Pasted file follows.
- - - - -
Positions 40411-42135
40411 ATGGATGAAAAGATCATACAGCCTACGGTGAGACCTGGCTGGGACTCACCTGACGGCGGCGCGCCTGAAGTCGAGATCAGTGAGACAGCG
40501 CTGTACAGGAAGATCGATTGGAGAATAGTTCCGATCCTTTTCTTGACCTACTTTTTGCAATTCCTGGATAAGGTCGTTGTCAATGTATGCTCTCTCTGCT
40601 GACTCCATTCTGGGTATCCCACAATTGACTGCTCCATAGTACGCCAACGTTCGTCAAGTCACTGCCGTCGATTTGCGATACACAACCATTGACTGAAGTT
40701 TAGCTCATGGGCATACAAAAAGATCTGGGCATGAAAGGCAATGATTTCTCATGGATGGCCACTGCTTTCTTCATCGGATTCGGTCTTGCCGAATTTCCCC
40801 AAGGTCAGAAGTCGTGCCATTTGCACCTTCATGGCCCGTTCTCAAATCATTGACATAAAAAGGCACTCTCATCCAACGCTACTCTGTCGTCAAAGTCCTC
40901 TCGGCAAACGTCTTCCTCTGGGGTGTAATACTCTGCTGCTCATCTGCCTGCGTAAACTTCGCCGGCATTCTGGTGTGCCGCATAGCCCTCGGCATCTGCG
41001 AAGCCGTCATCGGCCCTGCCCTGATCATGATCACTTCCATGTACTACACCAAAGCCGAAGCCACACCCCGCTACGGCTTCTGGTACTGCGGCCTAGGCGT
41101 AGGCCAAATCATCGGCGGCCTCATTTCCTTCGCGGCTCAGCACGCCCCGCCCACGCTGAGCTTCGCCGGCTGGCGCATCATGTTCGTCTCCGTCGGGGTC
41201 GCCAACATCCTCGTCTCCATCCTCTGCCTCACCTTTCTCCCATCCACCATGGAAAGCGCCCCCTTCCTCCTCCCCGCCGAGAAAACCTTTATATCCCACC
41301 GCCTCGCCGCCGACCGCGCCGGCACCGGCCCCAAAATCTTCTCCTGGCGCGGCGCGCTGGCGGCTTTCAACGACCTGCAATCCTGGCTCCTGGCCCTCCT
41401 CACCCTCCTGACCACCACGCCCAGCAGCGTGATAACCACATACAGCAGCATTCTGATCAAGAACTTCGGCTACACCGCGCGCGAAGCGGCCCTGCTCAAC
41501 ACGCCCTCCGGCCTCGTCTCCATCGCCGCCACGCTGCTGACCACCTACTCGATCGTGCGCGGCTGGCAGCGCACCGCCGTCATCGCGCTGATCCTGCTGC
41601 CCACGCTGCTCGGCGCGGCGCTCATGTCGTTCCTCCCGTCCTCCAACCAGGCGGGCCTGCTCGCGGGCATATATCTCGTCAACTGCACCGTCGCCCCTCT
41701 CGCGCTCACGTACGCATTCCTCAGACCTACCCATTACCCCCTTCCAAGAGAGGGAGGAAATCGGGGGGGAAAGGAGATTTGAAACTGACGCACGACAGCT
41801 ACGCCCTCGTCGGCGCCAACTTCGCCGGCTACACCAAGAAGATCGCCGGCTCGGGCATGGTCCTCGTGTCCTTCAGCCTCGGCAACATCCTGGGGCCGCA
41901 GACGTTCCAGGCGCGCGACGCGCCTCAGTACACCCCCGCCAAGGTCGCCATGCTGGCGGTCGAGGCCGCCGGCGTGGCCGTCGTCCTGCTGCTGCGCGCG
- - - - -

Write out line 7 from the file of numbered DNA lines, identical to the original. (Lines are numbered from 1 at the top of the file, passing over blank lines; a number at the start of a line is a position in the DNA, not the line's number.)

40901 TCGGCAAACGTCTTCCTCTGGGGTGTAATACTCTGCTGCTCATCTGCCTGCGTAAACTTCGCCGGCATTCTGGTGTGCCGCATAGCCCTCGGCATCTGCG